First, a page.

Pete Townshend: The Kid Is Alright
As lead guitarist, songwriter, producer and all-around indomitable force of nature for The Who, Pete Townshend has probably seen, heard and done enough in one lifetime to erect his very own Rock and Roll Hall of Fame, let alone get voted into one (as he and The Who did in 1990). To call him a "rock legend" or a "rock icon" simply falls short — somehow "rock iconoclast" feels more a propos, particularly when considering his monumental journey toward reinventing not only how the guitar is played (and, for that matter, bashed to pieces), but how rock music sounds today.
To that end, Townshend has thoroughly schooled himself, over the course of his more than 40 years in music, in recording, engineering and producing. He's worked with some of the best to ever tweak a mixing desk — Glyn Johns and Ron Nevison being two of the standouts--and has proven himself to be a more than apt pupil when it comes to learning and employing the arcane secrets of analog recording. (Townshend's 1980 solo debut Empty Glass remains a timeless example of his ear for stereo separation, extreme tape saturation and a full-range tube-cooked warmth; even the tinny Roland guitar synth tones of "Rough Boys" maintain a Townshend-esque thickness.)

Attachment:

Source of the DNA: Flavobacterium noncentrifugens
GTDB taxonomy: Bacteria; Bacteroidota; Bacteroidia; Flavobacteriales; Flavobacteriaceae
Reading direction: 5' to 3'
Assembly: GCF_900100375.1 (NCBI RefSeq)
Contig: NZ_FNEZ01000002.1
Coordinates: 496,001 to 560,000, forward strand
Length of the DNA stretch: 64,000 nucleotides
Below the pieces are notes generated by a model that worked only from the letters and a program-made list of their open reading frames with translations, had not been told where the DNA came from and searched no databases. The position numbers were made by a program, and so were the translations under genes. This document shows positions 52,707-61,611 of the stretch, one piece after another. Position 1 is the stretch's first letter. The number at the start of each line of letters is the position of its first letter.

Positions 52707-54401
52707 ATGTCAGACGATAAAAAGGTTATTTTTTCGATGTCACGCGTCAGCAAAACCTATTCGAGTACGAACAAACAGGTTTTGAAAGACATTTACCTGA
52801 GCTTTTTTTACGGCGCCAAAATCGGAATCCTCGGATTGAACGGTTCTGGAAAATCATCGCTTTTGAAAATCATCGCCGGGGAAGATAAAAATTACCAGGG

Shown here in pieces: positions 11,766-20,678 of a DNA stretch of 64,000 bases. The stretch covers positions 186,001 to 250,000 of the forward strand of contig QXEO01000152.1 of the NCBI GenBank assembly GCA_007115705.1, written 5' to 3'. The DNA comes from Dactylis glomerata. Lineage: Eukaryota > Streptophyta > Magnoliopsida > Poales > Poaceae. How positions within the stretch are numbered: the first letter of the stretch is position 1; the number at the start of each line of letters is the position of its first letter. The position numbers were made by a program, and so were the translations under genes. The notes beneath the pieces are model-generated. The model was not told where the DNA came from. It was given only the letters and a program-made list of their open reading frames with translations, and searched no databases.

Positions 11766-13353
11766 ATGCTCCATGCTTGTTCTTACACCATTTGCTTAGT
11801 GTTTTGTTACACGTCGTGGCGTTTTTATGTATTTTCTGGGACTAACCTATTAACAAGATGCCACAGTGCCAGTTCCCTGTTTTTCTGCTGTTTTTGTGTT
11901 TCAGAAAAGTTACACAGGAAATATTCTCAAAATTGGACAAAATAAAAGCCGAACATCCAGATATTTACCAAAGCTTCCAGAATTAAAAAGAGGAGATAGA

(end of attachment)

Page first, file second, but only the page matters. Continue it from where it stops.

What often goes unrecognized is that aside from being a veteran of old-school recording technology, in the last decade or so Townshend has become a veritable software geek in the digital realm. In a recent interview with EQ magazine, he smiles favorably on the era of democratization that digital recording has ushered in, and cites Live 6 as his main vehicle for looping and quick-drop composing. "Ableton Live is beyond criticism," he observes, "and just gets better and better. [It allows you to] get used to making very frequent jumps from one side of the brain to the other."
Townshend's analytical yet instinctive left brain-right brain approach (the left side being the seat of technical thinking, with the right side handling the creative) informs his use of software in general, but Live in particular. He cites the ease of realizing an idea before getting bogged down in a virtual morass of screens and toggles as the key to the program's user-friendly reputation.
"As a composer," he explains, "I think Ableton Live has to be the software that has given me the most immediate way to write new things on a computer, rather than tape. At the same time it allows several additional levels of creativity, including [this notion] of mine that 'finding' great sounds and loops can inspire new tracks."
For an intimate and fascinating look at Pete Townshend's use of Live 6 at his home studio in Twickenham (UK), check out http://youtube.com/watch?v=WAzLAYGZCGg